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Sidney Herald
Sidney , Montana
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October 2, 2019     Sidney Herald
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October 2, 2019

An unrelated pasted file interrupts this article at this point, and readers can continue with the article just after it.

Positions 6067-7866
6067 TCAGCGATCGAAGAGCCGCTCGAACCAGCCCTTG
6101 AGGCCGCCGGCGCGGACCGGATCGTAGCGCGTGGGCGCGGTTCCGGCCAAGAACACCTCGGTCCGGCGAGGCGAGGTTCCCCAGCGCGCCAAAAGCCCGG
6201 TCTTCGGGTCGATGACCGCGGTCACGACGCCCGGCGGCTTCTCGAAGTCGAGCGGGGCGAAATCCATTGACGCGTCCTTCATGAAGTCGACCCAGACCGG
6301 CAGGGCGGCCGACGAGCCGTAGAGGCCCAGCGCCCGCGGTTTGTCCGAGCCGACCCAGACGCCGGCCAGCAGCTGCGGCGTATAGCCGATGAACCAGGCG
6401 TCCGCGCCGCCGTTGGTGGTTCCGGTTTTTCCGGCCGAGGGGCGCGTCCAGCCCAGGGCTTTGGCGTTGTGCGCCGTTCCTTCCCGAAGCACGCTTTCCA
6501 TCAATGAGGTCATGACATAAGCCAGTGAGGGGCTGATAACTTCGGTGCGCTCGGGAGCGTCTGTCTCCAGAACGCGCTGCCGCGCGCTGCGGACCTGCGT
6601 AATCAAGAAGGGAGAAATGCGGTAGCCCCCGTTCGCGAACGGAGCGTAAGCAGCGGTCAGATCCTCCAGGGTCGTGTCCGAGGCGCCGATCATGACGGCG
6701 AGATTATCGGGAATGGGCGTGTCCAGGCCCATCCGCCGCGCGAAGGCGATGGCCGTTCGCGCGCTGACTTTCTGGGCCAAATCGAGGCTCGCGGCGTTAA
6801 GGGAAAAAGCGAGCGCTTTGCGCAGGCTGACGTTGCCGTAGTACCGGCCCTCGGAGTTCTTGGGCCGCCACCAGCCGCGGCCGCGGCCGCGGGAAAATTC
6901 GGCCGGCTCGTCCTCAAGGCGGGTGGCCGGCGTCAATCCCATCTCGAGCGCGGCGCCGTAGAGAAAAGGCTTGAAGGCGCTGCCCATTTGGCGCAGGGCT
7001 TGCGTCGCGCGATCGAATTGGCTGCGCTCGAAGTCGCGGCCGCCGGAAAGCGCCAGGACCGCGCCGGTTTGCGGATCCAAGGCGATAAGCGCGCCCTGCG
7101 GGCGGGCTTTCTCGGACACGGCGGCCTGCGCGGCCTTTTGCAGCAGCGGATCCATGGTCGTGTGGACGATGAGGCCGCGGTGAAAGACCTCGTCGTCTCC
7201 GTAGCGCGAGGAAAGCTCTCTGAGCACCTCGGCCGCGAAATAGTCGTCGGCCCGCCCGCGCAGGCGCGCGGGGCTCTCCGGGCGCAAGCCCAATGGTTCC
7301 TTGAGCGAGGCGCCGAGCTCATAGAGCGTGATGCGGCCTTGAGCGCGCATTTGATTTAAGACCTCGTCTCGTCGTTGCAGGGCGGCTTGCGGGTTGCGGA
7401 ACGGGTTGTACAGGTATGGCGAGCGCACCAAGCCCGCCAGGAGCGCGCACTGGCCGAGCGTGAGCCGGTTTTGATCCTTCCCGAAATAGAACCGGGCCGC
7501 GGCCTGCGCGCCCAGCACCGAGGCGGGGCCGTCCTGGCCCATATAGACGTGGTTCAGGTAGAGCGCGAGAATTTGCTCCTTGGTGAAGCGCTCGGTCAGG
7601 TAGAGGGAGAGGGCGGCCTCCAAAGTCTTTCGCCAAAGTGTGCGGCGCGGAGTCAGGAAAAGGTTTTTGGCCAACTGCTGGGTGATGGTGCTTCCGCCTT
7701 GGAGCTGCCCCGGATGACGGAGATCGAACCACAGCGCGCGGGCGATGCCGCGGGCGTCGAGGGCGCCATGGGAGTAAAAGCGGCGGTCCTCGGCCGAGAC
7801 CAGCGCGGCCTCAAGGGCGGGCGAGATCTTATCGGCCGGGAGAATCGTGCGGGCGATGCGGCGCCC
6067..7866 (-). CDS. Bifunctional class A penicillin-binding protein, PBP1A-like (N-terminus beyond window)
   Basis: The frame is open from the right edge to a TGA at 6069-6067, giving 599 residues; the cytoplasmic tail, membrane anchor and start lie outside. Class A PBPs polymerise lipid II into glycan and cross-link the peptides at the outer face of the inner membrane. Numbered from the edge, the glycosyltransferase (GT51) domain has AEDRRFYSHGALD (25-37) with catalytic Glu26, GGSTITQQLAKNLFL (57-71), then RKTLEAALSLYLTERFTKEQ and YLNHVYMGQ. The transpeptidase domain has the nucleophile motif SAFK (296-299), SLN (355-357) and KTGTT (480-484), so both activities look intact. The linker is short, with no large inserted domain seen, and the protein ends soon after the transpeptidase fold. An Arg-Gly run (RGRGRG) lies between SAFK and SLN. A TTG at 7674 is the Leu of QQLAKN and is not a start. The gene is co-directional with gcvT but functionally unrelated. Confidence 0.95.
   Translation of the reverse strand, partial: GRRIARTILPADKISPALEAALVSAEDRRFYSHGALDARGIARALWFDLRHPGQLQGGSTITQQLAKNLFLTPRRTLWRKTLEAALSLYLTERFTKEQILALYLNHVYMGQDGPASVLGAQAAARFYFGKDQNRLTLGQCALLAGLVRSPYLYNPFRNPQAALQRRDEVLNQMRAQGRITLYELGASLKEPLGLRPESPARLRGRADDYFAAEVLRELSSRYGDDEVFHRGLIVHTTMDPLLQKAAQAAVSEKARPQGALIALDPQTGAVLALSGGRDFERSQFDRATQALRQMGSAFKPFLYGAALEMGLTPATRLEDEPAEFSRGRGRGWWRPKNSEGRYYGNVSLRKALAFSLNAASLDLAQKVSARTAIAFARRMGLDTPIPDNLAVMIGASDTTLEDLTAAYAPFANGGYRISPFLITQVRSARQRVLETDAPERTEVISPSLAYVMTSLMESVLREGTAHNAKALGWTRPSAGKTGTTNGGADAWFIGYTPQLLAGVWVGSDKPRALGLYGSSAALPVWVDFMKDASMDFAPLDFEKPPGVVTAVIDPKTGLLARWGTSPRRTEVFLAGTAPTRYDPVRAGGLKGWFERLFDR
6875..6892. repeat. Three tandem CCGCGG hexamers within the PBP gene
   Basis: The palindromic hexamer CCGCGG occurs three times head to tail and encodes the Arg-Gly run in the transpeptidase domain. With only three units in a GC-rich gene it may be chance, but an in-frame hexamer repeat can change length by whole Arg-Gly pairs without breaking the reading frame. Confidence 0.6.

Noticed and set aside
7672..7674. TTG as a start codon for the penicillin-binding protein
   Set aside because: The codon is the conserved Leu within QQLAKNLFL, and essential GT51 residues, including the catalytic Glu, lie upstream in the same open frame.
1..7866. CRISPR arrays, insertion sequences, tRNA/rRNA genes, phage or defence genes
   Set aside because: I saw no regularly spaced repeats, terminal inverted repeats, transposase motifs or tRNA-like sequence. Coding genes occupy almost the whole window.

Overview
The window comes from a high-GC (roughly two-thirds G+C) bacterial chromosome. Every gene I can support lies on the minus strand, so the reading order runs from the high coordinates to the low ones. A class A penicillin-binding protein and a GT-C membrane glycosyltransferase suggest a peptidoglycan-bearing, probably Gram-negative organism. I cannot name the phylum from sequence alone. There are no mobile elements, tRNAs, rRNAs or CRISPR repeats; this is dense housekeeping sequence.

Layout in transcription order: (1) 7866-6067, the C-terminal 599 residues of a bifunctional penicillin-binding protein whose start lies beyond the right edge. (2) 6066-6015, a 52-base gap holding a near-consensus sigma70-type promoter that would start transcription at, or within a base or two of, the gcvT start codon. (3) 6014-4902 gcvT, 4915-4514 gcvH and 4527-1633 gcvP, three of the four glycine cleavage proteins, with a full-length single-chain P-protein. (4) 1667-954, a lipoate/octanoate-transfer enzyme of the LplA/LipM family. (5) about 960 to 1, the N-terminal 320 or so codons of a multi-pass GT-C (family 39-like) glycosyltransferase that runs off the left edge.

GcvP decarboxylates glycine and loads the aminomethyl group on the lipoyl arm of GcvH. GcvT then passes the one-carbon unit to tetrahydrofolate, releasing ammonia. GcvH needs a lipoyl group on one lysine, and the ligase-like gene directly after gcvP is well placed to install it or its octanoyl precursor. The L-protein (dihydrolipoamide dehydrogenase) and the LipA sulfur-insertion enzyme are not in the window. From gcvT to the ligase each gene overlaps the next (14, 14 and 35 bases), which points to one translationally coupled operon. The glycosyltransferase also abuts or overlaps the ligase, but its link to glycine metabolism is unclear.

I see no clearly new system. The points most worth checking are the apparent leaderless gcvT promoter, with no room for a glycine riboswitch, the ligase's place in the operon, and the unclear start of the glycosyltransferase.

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AI2 SIDNEY HERALD,WEDNESDAY, OCT. 2, 20l9 NEWS ELKS LODGE FROM PAGE1 also found a home in the Elks kitchen, offering lunch and dinner Tuesday through Friday from 11 am. ~— 8 pm. Moe’s is owned and operat- ed by Eric and Keri Brown along with Cheryl Olson, who lease the kitchen from the Elks. “Everything seems to be going well. Everyone who comes in seems to enjoy their food,” Laqua said. Keri said the idea for an— other barbecue restaurant came from her and her hus- band being pestered by old customers. “Everybody just asked us to open up again and here we are,” Keri said. The couple operated a barbecue restaurant in Fairview for about a year in 2012, but Eric has been cooking the saucy cuisine for 15 years and Keri for about 10 years. Keri said the restaurant has been busy Ownes of Me’s Sokin’Grill CIMOIson, left, and eri Brown. operate out the Elks Lodge kitchen Tuesday through Friday, 11 am. p.m.The restaurant and Elks bar is open to the public. since they opened about two months ago. “We didn’t expect it to be like this,” Keri said. “On a good day we serve 75-100.” The barbecue tradition goes back a long ways with Keri. “I’ve been cooking with my mom since I was little,” she said. “We have what we call our ‘secret sprinkle,’ our own barbecue sauce.” “The secret is in the sauce,” Olson said. While Keri and Eric man the meat, Olson kicks in homemade goodies, like her pecan pie. The restaurant provides meals for many meeting groups, includ- ing Kiwanis, Lions, ONEok breakfast, Sun Well Services and of course Elks meetings. Moe’s caters events of all sizes, offers take-out orders as well and is child-friendly. Moe’s Smokin’ Grill is open to the public. People do not have to be Elks members to patronize the restaurant or bar. Keri said when dart and pool leagues start-up, they will be there to serve the food. In addition to the new restaurant, the Elks Lodge also hired new manag- er Missy Letherman, who comes equipped with years of bar/restaurant manageri— al experience. Letherman said the restau- rant and bar are mutually beneficial, as Moe’s doesn’t need a liquor license since the Elks has one and now they can offer patrons food. For catering or take out orders from Moe’s Smokin’ Grill, call 406-480-7673. CANCER KIT FROM PAGE‘l test kit. The test can be completed at home and submit- ted to the lab at Sid- ney Health Center to be tested for free. Test results may be shared with your healthcare provider. The free, at-home colorectal screen- ing FIT kits will be available for eligi- ble participants at the Mass Flu Shot Clinic at the Rich— land County Health Department in the Community Ser— vices Building on Thursday, Oct. 3, from 10 am. to 6 pm. For questions re- garding flu shots or the free FIT col- orectal screening test kits, call the Health Department at 406-433-2207. BILL FROM PAGET because it was financed by us, but they later deter- mined that was an error, be» cause the project is not and has never been a federal project. It required a federal nexus to receive power use power rates.” Similarly, Kinsey was built in 1937 by the Farm Security Administration, Conner said. “It was briefly a Pick Sloan Missouri Basin Pro- gram Unit, but in 1945, the Kinsey project purchased all the project facilities, and it was basically a non-feder- al project at that point,” he said. However, Raymond Bell, president of Sidney Water Users, said that farmers whose lands were being flooded by the creation of various dams in the region were to be given a high pri- ority in Pick Sloan when it was set up in 1944. “The trade‘off was that if the Bureau and the Corps of Engineers eat up all the farmland putting in these dams, the tradeoff was to give the farmers this rea- sonable irrigation power, or Pick-Sloan Power," he explained. The arrangement was laid out by Congress in the 1944 Flood Plain Acts and irrigation districts like Sid- ney Water Users, Kinsey Irrigation, and the Lower Yellowstone Irrigation Proj- ect have been receiving low- cost power under the Pick Sloan umbrella ever since. Lower Yellowstone is still receiving power from the group, since it has a dam that is owned by the Bureau and the Corps of Engineers at Glendive, but it is being asked to pay higher rates. The jump in rates is a sepa- rate issue that’s also being worked on with Montana’s Congressional delegation. Bell said Bureau officials told Sidney Water Users and Kinsey as well that it would take a new act of Congress to keep the irrigation dis- tricts in the power group past 2020. Otherwise, the contracts will expire. If that happens, the districts are likely to face an astronomi- cal rate increase for power. . “Passage of this bill will have no negative impact on any other user of Pick Sloan power,” Daines said during testimony about his bill in committee. “(The irrigation districts) have had use of this power for more than 70 years.” Rep. Greg Gianforte has also introduced companion legislation in the House re- garding the matter, which is of vital importance to about 85 farming families in the Miles City area, who are part of Kinsey Irrigation, and 45 families who are part of Sidney Water Users. The latter serves 4,800 acres of cropland. About half of those acres are dedi- cated each year, depending on crop rotations, to rais- ing sugar beets for Sidney Sugars. I .E‘Without the SWU and their high-quality crop, the factory could be forced to close, due to lack of sugar " beet acres,” Agricultural Manager Duane Peters and General Manager David Garland wrote to Mon- tana’s Congressional Dele- gation in a letter of support for the legislation. “This results in hundreds of em- ployees losing their jobs, and forcing them to move from Sidney.” Bell said Sidney Water Users and Kinsey have been fighting the issue for two years now, trying to stay in the power group. “This has been a big ex- pense for us,” he added. “We have hired a lobbyist . 10 s. Sidney Open Tuesday through Sunday group in DC. that is helping us with the battle. Hopeful- ly this will get passed be- fore the end of next year.” Spraywany CLEANING Procucrs M: For Stainless Steel & Glass when Enterpes, In; olesale Distributors 608 E. Main St. Sidney 0 433-2910 entral Ave., FOR DELIVERY CALL 433-1971 Chilly with rain .nd a I drizzle ESE 4-8 SunriSe SunSet 6:57 am. 6:35 pm. WEEKLY ALMANAO .«rss 7 Mostly sunny ‘ SSE 7-14 Sunrise Sunset 6:58 am. 6:33 pm. intervals of clouds I Sunrise 6:59. am. 6:31 pm. lIV INDEX Medicare Part D: |--——-'-———-n October 15th December 7th |_.__.__'—._J *Review Plan Changes for 2020 *Estimate out—of—pocket expenses on medications for 2020 ' .' and sunshine ‘ and sun . , . SSE 7-14, WNW'12-25 NW 10-20 g Sunset Sunrise Sunset Sunrise Sunset UGA 202 3rd Ave NW, Sidney MT 59270 Breezy'with clouds 7:01 am. 6:29pm. Open Enrollment I i for . Prescription Drug Plan I i i CALL TODAY TO SCHEDULE AN APPOINTMENT! . 1406,) 488-4366 114175 ghostly/{cloudy .» 7:02 am. 6:27 pm. SOLllNAR TABLE Sidney through Sunday Wed. Thu. Fri. Sat. Sun. The Solunar Period indicatés Peak feeding times for TEMPERATURES I I I a fighand gin/Iii“ Minor Major Minor Dally ranges “Normalhigh‘ m...Normal|ow The High-rm Aécuweathermm uv'ndefim.. Wed. 2:523 9:065 3:20p 9:33p 80-"79 ------------------- number, the greaterthe need foreye and skin .Thu_ 3523 10306.3 4:20p 10:33p ” tection.0-2 Low 3-5 Moderate'6-7 Hi h'8-10 7o ........... __ Pm . . 9 Fri. 4:51a 11:04a 5:18p 11:31p ve'y H'gh'11”""°'“e' Sat 5463 115921 6:12p 6°.-. COMFORT IIIIJEX'”,I Sun. 6:38a 12:25a 7:03p 12:50p 50 Wed. Thu. mi“ 5 t Sun. Mon" pHASEs ,_ I h IV h First Full New 9,2,13'9/24 9/25 9/26 9/27 9/28 9’29 Comfort Index takes into account how the weather PRECIPITATION (inches) will fefel lliased on a fomifiratio‘nl of factors? rating]; ' o 10 eesve com orta ew ,iearatin o 0 ee 5. v 1. “Norm' very uncomforrIlable. I 9 Oct 5 0d 13 OCT 21 Cd 27 0.4 REGIONAL CITIES @AccuWoothor DOWNLOAD THE FREE APP 0.3M Wed. Thu. Fri. Sat. . Sun. 0.2»« City Hi/Lo W Hi/Lo W Hi/Lo W I HilLo W Hi/Lo W 0.1 Bainville . , '~‘ 145/33, r 55/36 5 59/39 pc 56/36 c 55/34 c 0.0 W44; 41;.-.;--.;;......-.~-;-;w - Cartwright 54/36 5 60/40 pc 56/37 c 54/33 c 0.000.07 .00rTroce 11.000.443.33. .Culbergnnz, 56/36 5 59/39 pc a 56/36 c 54/33 c 9/23 9/24 9/25 9/26 9/27 9/28 9/29 Fairview ‘ 54/36 s '60/40 pc 56/36 c 54/33 c Month to date 7.64 Glasgow 58/38 s 56/36 c , 54/35 c. 56/36 c Normal month .to date 1.21 Glendive 58/36 s 59/37 pc 54/35 pc 55/35 c Year to date ' I 17.75 Lambert 44/31 r 55/36 5 59/39 pc 55/36 pc 54/34 c Normal year to date l2.l2 Medicine Lake 44/34 pc 55/36 s 57/40 c 56737 c 55/33 c ' ’ Savage 4.4/32. 1" 56/37 5 61/40 pc 57/37 pc 55/34 c Forec: r and graphics provided by , Williston 46/32 r 55/36 5 59/38 c 55/36 c 57/35 c Accumeather, Inc. ©2019 Weather(W): s-sunny, pc-partly cloudy, c-cloudy, sh-showers, t-thunderstorms, r-rain, sf-snow flurries, sn-snow, i-ice.